After Peru’s celebrated 15-year-old chess whiz Emilio Córdova fell in love with a 29-year-old Brazilian woman and brought her home, Peruvians were not cheering his latest checkmate. Shouts of “provecho, provecho!” — “enjoy, enjoy!” — greeted him at the airport.

Peruvian sex columnist Esther Vargas cited in her column in the Peru21 newspaper an headline from the Argentine daily Clarín that read: “The young chess player in love returned to Lima and was treated as a hero.”
But had their romance blossomed on Peruvian soil, his girlfriend would be thrown in jail.

Lawmakers are now trying to lower the age of consent in the country — from 18 to 14 — a move that has sparked a fierce debate among different nongovernmental organizations, government offices and Peruvians themselves.

On June 22, Peru's Congress voted 70-10 to lower the age of consent to 14. The bill was written by Congressman Alejandro Rebaza, a member of the ruling Aprista party. But President Alan García was not so keen on the idea, and even though the bill breezed through the unicameral congress, the president broke with his party, urging lawmakers to hold another round of debates.

Government opposition
“I’m the father of four daughters and it doesn’t seem to me that at 14 they were able to give consent, which means a rational, responsible acceptance, measuring the consequences of an adult proposition,” García said after the vote.

But the prominent women's organization Manuela Ramos has repeatedly stated that lowering the age of consent is absolutely necessary to give responsible adolescents sexual freedom. It’s time to face reality, the Lima-based organization says. Its position is that the “reality” here is that Peruvians start having sexual relations early and that they are not necessarily linked to sexual violence.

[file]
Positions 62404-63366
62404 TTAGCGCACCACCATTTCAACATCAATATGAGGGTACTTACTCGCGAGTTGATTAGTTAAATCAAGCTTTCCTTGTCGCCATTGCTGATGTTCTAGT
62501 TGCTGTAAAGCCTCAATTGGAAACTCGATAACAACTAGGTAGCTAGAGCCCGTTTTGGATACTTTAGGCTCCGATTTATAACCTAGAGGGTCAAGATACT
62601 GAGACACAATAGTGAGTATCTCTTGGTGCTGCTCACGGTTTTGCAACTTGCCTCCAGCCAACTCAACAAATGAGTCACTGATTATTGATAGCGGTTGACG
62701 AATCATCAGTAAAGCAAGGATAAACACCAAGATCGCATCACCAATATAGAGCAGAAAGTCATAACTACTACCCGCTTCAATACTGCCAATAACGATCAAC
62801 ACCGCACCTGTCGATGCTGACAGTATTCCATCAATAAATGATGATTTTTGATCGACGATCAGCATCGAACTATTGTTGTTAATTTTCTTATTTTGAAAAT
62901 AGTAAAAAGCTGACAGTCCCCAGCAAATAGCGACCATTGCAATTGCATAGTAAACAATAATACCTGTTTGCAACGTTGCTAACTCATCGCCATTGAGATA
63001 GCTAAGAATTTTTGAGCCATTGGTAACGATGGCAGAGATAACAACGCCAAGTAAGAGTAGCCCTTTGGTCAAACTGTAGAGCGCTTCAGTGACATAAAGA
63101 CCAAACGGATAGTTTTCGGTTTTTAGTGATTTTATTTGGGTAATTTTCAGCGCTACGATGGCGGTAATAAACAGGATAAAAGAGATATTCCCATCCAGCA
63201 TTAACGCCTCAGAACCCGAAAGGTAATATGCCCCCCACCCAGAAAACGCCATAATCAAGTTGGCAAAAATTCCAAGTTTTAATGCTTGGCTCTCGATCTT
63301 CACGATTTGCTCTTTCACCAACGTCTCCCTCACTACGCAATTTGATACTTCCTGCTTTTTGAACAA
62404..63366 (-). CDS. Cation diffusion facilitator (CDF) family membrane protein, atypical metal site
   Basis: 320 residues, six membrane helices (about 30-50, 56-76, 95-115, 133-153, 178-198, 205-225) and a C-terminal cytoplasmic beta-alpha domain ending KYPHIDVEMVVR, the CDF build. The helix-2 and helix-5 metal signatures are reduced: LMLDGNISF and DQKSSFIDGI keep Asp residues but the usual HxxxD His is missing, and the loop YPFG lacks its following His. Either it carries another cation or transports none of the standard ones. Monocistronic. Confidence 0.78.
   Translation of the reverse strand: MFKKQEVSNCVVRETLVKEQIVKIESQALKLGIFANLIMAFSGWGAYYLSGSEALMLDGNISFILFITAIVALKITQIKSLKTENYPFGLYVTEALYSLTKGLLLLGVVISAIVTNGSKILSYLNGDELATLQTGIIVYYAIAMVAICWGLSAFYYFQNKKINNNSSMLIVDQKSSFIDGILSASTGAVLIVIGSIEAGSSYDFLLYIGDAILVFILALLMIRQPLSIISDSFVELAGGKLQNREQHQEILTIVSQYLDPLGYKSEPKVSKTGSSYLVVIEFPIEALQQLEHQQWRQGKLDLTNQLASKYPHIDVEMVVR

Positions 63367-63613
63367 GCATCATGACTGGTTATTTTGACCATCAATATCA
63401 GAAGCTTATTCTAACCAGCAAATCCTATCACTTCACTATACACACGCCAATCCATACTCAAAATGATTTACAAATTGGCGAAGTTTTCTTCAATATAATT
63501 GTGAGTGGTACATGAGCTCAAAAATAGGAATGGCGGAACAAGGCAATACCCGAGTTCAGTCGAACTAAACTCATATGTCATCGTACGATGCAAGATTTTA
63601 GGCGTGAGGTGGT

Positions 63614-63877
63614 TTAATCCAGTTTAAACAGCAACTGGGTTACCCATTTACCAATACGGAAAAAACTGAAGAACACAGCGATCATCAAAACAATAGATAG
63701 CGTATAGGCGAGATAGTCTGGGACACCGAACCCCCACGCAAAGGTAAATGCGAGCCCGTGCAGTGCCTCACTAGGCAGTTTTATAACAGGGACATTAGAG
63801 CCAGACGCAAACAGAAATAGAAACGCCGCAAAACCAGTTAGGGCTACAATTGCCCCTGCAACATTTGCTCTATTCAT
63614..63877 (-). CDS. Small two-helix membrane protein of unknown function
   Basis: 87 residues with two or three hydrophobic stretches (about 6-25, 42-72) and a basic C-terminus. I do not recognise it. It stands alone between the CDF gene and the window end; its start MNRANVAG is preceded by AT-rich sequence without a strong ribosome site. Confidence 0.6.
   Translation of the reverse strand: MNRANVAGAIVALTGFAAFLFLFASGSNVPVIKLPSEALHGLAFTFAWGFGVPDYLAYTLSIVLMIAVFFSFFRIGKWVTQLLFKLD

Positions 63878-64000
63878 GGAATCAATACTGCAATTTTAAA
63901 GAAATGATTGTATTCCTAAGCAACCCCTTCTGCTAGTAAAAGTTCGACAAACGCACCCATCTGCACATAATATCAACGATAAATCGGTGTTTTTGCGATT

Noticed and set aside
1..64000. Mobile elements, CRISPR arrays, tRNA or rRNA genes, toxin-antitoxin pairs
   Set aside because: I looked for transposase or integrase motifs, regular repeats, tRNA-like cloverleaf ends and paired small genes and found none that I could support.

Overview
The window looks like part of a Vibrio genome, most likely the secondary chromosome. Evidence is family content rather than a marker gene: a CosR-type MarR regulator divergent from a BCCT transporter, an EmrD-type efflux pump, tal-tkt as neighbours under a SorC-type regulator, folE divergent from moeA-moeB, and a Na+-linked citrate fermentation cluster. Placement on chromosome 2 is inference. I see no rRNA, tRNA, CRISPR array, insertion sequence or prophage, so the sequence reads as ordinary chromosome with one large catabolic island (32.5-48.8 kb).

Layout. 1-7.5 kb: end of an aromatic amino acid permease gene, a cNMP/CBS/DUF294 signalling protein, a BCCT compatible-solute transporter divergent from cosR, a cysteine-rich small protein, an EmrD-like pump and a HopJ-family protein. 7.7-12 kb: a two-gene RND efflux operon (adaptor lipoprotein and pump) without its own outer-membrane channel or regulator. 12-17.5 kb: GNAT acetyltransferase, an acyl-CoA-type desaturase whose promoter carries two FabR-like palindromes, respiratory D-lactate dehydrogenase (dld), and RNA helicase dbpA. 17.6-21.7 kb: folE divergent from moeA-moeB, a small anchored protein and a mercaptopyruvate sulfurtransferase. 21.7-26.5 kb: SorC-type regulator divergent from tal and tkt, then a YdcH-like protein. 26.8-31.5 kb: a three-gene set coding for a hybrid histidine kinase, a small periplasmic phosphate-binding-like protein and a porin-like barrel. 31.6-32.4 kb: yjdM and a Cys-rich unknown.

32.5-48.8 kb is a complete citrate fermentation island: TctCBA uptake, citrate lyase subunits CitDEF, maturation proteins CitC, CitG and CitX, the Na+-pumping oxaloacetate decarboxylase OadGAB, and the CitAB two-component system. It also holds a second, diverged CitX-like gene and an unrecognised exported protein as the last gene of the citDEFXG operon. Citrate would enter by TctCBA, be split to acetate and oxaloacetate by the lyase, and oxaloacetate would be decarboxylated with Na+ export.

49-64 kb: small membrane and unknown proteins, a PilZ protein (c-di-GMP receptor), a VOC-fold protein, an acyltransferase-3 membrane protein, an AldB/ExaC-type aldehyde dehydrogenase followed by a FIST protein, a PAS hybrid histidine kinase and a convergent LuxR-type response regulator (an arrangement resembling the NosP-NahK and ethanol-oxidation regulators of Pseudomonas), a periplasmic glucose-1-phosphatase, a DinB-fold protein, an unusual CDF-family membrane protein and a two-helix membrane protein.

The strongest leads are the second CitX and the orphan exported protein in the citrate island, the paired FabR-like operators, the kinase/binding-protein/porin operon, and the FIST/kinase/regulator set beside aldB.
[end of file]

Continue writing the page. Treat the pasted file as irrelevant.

Rosina Guerrero, who heads the reproductive rights department at the Center for the Promotion and Defense of Sexual and Reproductive Rights, known as Promsex, says that not approving the law would put adolescents' health at risk.

Some couples, when one member is a minor, may be afraid to go to health centers for pregnancy tests, sexually transmitted disease testing, or to obtain contraceptives, fearing that his or her partner will be arrested.

Some cheered the law’s passage — despite García’s intervention — because it would stop innocent youths from being thrown in jail for having consensual sex with a minor, treated as statutory rape under the law.
“The law will stop a 20-year-old person who makes love to a 17-year-old from becoming a criminal,” said Peruvian psychoanalyst Roberto Lerner.
Such is the case of Ivestsi Lozano. Last year, the then-19-year-old from the jungle city of Pucallpa fell in love with a 16-year-old boy, and the two fled to Tacna in southern Peru. She is currently facing 30 years in prison for statutory rape.

Nevertheless, women’s and children’s defense offices both in and outside of the government have harshly criticized the measure, saying it only invites rape and sexual abuse.